We're home again after our five day adventure to more northern parts of California. I must say, we really enjoyed the cooler weather of the Salinas micro-climates. It's going over 100 here in the San Fernando Valley today and we got a DWP alert by e-mail this morning at work asking us to cut back on our power use today.
We had a great trip up to Salinas, and a bit beyond. The drive from Paso Robles to Salinas took less than two hours on Friday and we were able to check into our hotel and head up to Gilroy for a pilgrimage to Garlic World
and the Gilroy Factory Outlets before we were expected to meet with friends for dinner at The Fish House in Santa Clara.
We bought a bottle of blue cheese stuffed olives and some garlic olives at Garlic World, along with the requisite garlic braid. The Garlic Festival was a few weeks ago, but the town does smell of the stinking rose. It's wonderful. Garlic World is a large roadside shop and the 101 is not a freeway at that point, so getting back on the road is an adventure.
The Oneida outlet store at the Gilroy Outlets is no more, so I was very disappointed. I wanted some more serving pieces for my stainless flatware. Len was disappointed because he was hoping to get some additional pieces for our Correlle everyday dishes and the Corning outlet store had sold all but one of the Frost White pieces to some people who got there an hour before us and bought $2000.00 worth of it. Fortunately, there is a Corning outlet shop in what we call "The Assyrian Temple" just south of downtown L.A. It takes about 40 minutes to get there on the weekend, so we might just take a run down Sunday.
Dinner with old friends was great. Len had met Chuck and Jewel about 8 years ago, but had never met my friend Steve, one of the physicists I hung out with at Stanford a million years ago. Steve's wife couldn't make dinner, but Christy and Randy rounded out the party. We saw Christy last month at Comicon, but hadn't seen Randy since they moved up north last year to go to work for the game company. As the evening wore on and the restaurant emptied out, we were able to hear each other a whole lot better. There was a good deal of laughter.
Saturday was our busy day. We had reservations for the Elkhorn Slough Safari at Moss Landing, which is midway between Monterey and Santa Cruz. Breakfast took a little longer than expected, so I felt like we were racing across the Salinas Valley to get there on time. The instructions for getting our parking pass were a little confusing, but we took care of that and still had enough time to use the facilities before getting on a pontoon boat for two hours.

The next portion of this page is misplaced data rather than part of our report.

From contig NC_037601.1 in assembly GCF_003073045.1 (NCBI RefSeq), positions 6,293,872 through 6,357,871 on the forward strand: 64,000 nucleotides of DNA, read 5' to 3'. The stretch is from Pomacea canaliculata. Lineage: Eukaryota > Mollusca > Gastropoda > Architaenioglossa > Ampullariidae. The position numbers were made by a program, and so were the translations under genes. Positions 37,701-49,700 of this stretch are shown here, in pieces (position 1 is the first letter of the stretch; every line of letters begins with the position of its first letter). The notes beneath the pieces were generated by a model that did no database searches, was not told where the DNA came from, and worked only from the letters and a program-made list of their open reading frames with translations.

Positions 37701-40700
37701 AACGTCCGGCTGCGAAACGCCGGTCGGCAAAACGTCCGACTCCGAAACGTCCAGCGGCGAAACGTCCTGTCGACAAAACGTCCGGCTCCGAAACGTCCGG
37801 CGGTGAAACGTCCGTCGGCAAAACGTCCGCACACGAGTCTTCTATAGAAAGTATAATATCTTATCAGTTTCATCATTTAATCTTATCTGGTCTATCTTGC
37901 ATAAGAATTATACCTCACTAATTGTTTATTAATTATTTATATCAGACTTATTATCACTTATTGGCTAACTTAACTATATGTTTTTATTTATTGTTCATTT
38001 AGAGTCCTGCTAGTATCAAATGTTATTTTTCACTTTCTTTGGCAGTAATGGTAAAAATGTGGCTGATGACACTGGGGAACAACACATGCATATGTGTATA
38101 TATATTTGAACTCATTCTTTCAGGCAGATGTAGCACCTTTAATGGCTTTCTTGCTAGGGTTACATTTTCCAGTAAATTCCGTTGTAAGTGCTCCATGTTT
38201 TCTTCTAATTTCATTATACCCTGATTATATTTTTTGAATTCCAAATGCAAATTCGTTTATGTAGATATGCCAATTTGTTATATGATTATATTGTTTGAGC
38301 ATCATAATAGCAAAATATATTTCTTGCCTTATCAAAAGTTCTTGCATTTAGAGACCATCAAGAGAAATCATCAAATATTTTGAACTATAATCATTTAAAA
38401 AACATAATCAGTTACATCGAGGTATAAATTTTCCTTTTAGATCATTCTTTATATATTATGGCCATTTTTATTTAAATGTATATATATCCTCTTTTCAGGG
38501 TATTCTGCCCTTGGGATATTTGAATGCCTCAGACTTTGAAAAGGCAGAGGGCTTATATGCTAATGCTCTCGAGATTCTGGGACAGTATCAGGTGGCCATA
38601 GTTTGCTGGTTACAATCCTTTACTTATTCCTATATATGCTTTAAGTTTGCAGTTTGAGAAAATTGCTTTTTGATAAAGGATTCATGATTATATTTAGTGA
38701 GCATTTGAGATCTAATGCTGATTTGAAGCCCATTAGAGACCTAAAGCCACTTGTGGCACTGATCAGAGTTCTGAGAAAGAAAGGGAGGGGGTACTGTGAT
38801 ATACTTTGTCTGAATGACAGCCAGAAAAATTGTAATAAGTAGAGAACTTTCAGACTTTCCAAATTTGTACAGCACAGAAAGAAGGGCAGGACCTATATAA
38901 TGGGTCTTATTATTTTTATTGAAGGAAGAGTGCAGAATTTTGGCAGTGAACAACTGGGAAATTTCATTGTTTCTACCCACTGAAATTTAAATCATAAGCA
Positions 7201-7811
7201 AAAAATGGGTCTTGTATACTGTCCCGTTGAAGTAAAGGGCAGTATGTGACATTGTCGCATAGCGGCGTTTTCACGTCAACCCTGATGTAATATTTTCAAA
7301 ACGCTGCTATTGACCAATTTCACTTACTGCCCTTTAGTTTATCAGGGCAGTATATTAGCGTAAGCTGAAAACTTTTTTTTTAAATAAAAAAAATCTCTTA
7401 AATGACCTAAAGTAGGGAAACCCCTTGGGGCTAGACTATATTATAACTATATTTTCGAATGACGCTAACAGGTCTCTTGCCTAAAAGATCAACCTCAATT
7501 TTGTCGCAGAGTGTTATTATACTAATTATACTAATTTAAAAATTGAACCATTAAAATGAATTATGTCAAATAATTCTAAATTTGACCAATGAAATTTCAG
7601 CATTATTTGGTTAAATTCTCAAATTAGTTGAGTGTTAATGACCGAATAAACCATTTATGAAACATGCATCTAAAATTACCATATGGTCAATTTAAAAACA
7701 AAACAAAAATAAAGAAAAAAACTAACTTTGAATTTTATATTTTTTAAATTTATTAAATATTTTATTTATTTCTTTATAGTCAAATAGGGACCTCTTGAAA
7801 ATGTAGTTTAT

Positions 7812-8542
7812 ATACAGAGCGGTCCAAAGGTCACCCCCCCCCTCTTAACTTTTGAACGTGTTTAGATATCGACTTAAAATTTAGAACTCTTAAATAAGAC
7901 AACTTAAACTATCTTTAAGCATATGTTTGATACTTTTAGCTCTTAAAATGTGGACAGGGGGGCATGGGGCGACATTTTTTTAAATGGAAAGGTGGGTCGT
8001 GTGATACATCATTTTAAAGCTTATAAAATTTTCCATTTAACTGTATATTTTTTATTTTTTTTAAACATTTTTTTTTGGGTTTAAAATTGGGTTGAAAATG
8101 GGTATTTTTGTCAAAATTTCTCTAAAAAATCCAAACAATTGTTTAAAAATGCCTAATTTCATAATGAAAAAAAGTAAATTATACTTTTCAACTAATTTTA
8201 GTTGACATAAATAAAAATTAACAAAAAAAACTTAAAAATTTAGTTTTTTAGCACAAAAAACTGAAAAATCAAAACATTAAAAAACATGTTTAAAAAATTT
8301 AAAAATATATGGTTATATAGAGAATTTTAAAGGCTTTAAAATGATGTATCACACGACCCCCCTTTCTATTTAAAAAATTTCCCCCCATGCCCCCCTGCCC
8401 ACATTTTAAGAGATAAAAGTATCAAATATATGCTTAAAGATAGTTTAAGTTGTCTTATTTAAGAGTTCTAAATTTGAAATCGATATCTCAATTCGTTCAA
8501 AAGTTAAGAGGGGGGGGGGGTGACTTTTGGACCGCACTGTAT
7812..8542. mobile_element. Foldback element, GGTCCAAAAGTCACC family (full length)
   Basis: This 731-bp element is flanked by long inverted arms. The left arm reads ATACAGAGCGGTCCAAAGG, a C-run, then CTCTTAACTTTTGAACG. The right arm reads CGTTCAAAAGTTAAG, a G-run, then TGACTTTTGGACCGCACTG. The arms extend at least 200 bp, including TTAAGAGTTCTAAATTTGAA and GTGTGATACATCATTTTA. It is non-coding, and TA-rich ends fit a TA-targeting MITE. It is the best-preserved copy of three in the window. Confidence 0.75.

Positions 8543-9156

It was quite overcast and damp, but that might be better than a day where the sun beats down. The boat seats about 30 and has a captain and a naturalist aboard. We saw something between 2-3% of the entire population of California Sea Otters on the ride. There was a huge raft of them at the beginning of the tripand a number of solitary hunters as we rode up the slough. It is a very rich feeding area for mammals and birds.
There were hundreds of sea lions and seals,
many brown pelicans, a great blue heron and snow egrets.We saw lots of people in rented kayaks (which we might try sometime) and even saw a boat of fishermen land, and then pitch back, an orange ray fish.The wind was stronger as we went back toward the landing, and that's when we found out why they recommend wearing hats that are attached to you in some way. When we docked, there was a woman selling fresh fish from her boat next to ours. If we'd been closer to home, we would have made a purchase. As it was, we bought the cutest stuffie of a brown pelican. I have a good collection of California Sea Otter stuffed toys already.
We went back to the hotel to get showered and changed for the surprise party and managed to beat the guest of honor's arrival. My friend Terri was duly stunned by everything and kept walking around the room calling out people's names as things clicked. She was stunned that we would drive up from Los Angeles for a few hours of party time. Her son Sam was still a teenager when I left Washington, D.C., and now he's 6'8" tall, with degrees from Tufts and NYU, married, and in his thirties. He used to keep Michael amused when we went to Terri's for dinner, even though he is seven years older than my son.
I enjoyed meeting some of Terri's other friends, about whom I had heard much during the many years we've known each other. We got together for brunch on Sunday with Terri, Sam, Rachel and one of Terri's college classmates and her husband, who had flown up from Orange County for the party and were staying in Carmel. Here are Terri, Sam, and Rachel at the party.